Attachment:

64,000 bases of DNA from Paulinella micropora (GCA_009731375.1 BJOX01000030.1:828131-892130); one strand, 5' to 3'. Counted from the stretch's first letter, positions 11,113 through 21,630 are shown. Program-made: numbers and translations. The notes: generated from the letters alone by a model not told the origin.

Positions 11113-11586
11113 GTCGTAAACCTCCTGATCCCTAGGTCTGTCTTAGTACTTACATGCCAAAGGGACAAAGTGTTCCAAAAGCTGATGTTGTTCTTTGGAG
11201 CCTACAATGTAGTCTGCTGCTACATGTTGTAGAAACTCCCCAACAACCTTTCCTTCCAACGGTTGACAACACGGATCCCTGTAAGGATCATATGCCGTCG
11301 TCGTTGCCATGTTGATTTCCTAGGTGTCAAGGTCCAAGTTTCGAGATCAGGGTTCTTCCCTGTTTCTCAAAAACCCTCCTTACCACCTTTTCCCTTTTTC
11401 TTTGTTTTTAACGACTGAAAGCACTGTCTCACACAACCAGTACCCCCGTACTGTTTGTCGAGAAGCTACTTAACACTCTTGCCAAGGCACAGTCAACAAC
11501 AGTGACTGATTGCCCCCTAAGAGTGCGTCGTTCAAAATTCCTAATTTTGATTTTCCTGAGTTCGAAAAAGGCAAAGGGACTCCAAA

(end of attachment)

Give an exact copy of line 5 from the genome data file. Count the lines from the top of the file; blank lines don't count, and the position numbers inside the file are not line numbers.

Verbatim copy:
11301 TCGTTGCCATGTTGATTTCCTAGGTGTCAAGGTCCAAGTTTCGAGATCAGGGTTCTTCCCTGTTTCTCAAAAACCCTCCTTACCACCTTTTCCCTTTTTC